p valuea





Age (years)


8.5 (4.5)


8.9 (4.3)


Male sex (%)


17 (39.5%)


54 (31.9%)


Newly diagnosed diabetes


24 (55.8%)


94 (55.6%)




 Sodium (mmol/l)


132.6 (5.2)


134.6 (5.6)


 Potassium (mmol/l)


4.9 (1.0)


4.5 (0.7)


 Urea (mmol/l)


7.8 (3.0)


6.5 (2.7)


 Bicarbonate (mmol/l)


5.7 (3.7)


9.6 (4.4)


 Calculated osmolality (mOsmol/kg)


305 (15)


304 (14)


 Corrected sodium (mmol/l)


140 (6)


141 (6)


 Glucose (mmol/l)


30.8 (8.3)


29.0 (10.3)




7.0 (0.1)


7.2 (0.1)


 paCO2 (mmHg)b


16.9 (8.2)


20.7 (8.0)


All values means (SD), except male sex and newly diagnosed diabetes (%)

aDifferences (p value) in clinical and continuously distributed biochemical parameters between cases and controls are adjusted for age, sex and new or known diabetes case where appropriate

bkPa were converted to mmHg prior to venous pCO2 values being arterialised using the formula: venous pCO2−6=arterial paCO2 (mmHg)

The results of logistic regression analyses by quartile or tertile distribution of these biochemical analyses are summarised in Table 2. Degree of acidosis, as assessed by pH, bicarbonate or a combined measure (combined from tertile of bicarbonate and pH) remained highly significant. Potassium and urea both showed associations, with the risk of cerebral oedema being particularly apparent in the highest quartiles of distribution. There were trends for increasing risk with lower baseline sodium concentrations and with lower paCO2, but these were not statistically significant.
Table 2

Univariate logistic regression models between baseline biochemical variables and risk of cerebral oedema

Tertile/quartile range



95% CI

p for trenda

Sodium (mmol/l)





















Potassium (mmol/l)





















Urea (mmol/l)


































No cases


Bicarbonate (mmol/l)
















paCO2 (mmHg)





































The OR of risk of development of cerebral oedema is compared across tertiles or quartiles for each variable, with a standardised risk of 1 for the lowest tertile/quartile

aAdjusted for age, sex and new/known diabetes

bAcidosis was defined by either tertile of venous bicarbonate or tertile of pH according to the availability of data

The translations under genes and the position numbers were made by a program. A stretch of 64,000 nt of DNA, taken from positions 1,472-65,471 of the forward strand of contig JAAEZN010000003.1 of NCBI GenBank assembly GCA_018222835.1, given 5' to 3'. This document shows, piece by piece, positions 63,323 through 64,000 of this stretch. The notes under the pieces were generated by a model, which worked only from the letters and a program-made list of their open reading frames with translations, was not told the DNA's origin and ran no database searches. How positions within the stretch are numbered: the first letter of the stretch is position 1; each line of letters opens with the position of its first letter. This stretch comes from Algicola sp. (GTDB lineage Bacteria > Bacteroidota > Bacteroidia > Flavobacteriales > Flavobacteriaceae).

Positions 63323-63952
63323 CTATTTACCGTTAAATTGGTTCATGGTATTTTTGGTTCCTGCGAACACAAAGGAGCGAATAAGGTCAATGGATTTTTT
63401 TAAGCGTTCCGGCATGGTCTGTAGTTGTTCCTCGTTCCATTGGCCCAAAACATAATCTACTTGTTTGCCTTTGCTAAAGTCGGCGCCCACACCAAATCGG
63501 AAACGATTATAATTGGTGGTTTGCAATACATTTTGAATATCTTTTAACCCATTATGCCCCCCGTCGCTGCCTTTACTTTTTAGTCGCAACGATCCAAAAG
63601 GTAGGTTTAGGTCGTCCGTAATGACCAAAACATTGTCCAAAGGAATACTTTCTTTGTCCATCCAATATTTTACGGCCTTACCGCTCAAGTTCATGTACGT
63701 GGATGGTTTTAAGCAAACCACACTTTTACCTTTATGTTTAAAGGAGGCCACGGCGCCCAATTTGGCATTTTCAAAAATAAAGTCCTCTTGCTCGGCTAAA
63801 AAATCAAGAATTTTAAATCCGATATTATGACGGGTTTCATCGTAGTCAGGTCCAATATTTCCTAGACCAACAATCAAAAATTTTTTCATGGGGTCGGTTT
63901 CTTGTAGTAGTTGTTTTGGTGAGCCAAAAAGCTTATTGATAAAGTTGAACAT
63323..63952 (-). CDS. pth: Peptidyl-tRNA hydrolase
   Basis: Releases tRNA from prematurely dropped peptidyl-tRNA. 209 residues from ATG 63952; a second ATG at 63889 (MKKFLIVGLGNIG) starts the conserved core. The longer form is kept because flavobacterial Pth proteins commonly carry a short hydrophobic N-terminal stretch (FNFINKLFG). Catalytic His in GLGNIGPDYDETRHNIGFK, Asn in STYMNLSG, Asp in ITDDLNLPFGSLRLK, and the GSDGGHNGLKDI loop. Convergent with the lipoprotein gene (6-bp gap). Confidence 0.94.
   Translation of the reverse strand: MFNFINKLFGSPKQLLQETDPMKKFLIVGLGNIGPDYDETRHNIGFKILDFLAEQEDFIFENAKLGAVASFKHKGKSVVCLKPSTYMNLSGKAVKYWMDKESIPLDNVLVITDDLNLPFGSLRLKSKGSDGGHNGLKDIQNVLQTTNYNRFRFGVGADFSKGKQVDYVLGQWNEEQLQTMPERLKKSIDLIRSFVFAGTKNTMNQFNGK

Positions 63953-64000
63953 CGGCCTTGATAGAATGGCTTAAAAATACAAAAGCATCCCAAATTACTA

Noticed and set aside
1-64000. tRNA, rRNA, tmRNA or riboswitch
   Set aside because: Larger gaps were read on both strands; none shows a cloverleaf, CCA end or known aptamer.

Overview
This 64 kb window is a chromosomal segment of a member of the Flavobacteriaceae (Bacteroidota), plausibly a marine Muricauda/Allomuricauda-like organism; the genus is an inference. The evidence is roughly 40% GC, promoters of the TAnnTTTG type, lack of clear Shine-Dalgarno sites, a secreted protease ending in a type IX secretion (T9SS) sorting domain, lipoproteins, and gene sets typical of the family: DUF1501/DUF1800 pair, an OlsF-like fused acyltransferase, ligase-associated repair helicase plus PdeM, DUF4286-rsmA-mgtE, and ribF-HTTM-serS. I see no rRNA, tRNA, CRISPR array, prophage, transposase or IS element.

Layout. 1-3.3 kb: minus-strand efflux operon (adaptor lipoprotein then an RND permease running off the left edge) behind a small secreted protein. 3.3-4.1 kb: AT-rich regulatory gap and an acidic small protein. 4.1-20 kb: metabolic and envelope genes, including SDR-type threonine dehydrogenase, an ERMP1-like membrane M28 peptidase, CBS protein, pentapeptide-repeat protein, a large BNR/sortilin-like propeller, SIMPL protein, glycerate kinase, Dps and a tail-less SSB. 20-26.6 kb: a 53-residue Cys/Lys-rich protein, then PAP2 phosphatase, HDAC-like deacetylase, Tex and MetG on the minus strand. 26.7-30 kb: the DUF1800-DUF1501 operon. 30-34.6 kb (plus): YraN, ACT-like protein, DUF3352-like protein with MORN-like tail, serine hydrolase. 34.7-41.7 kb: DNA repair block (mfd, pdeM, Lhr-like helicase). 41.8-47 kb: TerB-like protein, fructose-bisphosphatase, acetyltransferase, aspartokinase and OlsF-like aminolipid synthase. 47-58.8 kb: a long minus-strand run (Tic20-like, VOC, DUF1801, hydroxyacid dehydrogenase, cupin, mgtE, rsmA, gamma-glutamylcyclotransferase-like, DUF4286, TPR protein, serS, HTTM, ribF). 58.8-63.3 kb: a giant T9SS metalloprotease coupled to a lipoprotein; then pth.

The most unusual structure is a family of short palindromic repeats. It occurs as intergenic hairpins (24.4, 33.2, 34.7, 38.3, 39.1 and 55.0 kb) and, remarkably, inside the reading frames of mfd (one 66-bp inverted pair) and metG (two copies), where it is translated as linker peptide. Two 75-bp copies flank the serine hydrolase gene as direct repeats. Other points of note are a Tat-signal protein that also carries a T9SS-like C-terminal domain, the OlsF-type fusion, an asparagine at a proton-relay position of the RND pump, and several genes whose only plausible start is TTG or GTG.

Treatment variables

Fluid volume

The cumulative volume of i.v. fluid administered over the first 3 to 4 h had an additional significant effect on risk of an event after allowing for matching variables and degree of acidosis at baseline (Table 3).
Table 3

Tertiles of total fluid volume administered over the first 4 h in cases and controls

Time-period/volume tertile


OR (95% CI)

p for trenda

0–1 h


 18–171 ml




 175–400 ml


3.90 (0.85–17.8)


 440–1,800 ml


2.53 (0.52–12.2)


0–2 h


 20–265 ml




 266–535 ml


2.28 (0.58–9.02)


 540–2,800 ml


3.4 (0.82–14.0)


0–3 h


 40–385 ml




 391–708 ml


3.93 (0.90–17.13)


 720–3,800 ml


7.30 (1.51–35.12)


0–4 h








3.30 (0.71–15.27)




6.55 (1.38–30.97)


ORs for the risk of developing cerebral oedema calculated with a standardised risk of 1 for the lowest tertile

aAdjusted for age, sex and new/known diabetes and baseline acidosis

Sodium concentration of fluids administered and potassium replacement

All but one of the subjects studied had i.v. solutions administered with a sodium concentration of ≥150 mmol/l in the first hour of treatment. During the second hour of treatment seven out of 87 controls (8%) and two out of 31 cases (6.5%) had solutions containing <150 mmol/l of sodium. After adjusting for matching variables and baseline acidosis, the odds ratio (OR) for an event was 8.4 (95% CI: 0.6–126), but this was not significant. No significant associations were observed between amount of potassium administered and risk of the development of cerebral oedema.

Bicarbonate administration

Bicarbonate was administered to six out of the 169 controls (3.6%) and five of the 43 cases (12%). The unadjusted OR for risk of cerebral oedema was 3.7 (95% CI: 1.02–13.10, p<0.05). However, this association was attenuated when adjustment was made for matching variables and baseline acidosis (OR 1.5 [95% CI: 0.39–5.76]).

Insulin replacement

In 50% of the study group no insulin was administered in the first hour of fluid treatment. If insulin was administered in the first hour the OR for an event was 4.7 (95% CI: 1.5–13.9, p<0.007) after adjustment for age, sex, new/known diabetes and baseline acidosis.

The dose of insulin administered over the first 2 h was also significantly associated with the risk of cerebral oedema (Table 4). These findings persisted when insulin dose was analysed as dose/kg body weight (p<0.02 trend).
Table 4

Category of insulin dose administered over the first 2 h of treatment for DKA

Insulin dose (U)



95% CI

p for trenda




















OR for risk of developing cerebral oedema calculated using a baseline of 1 for no insulin administration

aAdjusted for age, sex, new/known diabetes and baseline acidosis

Biochemical changes over time from presentation in cases and controls

Changes in the plasma concentrations of glucose, potassium, urea, sodium and bicarbonate were analysed up until the occurrence of cerebral oedema in the cases and the comparable interval in the controls. Changes in glucose, sodium and urea over time were no different in cases and controls, but the fall in potassium levels was significantly greater in cases (mean fall: 0.15 mmol l−1 h−1) than in controls (mean fall 0.06 mmol l−1 h−1), with a β-coefficient for difference in slopes of −3.53 (95% CI: −6.67 to −0.39, p<0.03). However, this difference was not significant after adjustment for baseline potassium levels (p<0.09).

Models combining baseline biochemical and treatment-related variables

In a logistic model combining all significant biochemical variables at admission and significant treatment variables, baseline acidosis remained highly significant. Low plasma sodium concentrations and an elevated paCO2 also contributed to the model, as did insulin treatment within the first hour (Table 5).